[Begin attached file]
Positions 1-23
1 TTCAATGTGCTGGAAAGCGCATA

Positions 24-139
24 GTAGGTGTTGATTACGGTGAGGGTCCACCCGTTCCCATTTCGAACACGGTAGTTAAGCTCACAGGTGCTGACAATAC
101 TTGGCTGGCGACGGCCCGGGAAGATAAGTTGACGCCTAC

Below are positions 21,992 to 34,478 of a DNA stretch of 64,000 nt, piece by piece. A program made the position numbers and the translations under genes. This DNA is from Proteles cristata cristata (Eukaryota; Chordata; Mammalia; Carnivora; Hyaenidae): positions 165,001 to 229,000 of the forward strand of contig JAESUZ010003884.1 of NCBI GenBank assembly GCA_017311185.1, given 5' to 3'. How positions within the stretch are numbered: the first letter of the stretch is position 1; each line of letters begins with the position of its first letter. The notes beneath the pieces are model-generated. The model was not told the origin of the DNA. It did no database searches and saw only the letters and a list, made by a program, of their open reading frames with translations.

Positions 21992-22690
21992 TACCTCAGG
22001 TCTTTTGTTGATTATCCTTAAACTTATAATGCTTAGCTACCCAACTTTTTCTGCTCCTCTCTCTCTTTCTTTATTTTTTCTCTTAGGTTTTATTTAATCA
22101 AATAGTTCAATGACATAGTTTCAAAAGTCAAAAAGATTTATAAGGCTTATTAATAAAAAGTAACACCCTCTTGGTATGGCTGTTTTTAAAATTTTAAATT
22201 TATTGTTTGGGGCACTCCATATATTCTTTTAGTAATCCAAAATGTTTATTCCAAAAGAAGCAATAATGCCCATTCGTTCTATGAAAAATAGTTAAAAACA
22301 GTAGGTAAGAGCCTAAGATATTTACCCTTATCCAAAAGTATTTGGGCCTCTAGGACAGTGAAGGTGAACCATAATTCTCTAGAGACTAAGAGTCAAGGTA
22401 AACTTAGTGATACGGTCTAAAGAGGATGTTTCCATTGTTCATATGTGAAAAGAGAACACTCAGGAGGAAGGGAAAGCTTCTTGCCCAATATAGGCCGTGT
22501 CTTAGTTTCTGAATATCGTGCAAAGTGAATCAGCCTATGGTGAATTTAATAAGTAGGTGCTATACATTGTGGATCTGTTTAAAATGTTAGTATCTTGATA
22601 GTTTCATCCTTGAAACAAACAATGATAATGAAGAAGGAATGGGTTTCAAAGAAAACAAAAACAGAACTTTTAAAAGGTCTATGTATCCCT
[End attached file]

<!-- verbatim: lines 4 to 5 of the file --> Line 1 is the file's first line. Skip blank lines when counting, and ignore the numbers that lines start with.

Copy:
24 GTAGGTGTTGATTACGGTGAGGGTCCACCCGTTCCCATTTCGAACACGGTAGTTAAGCTCACAGGTGCTGACAATAC
101 TTGGCTGGCGACGGCCCGGGAAGATAAGTTGACGCCTAC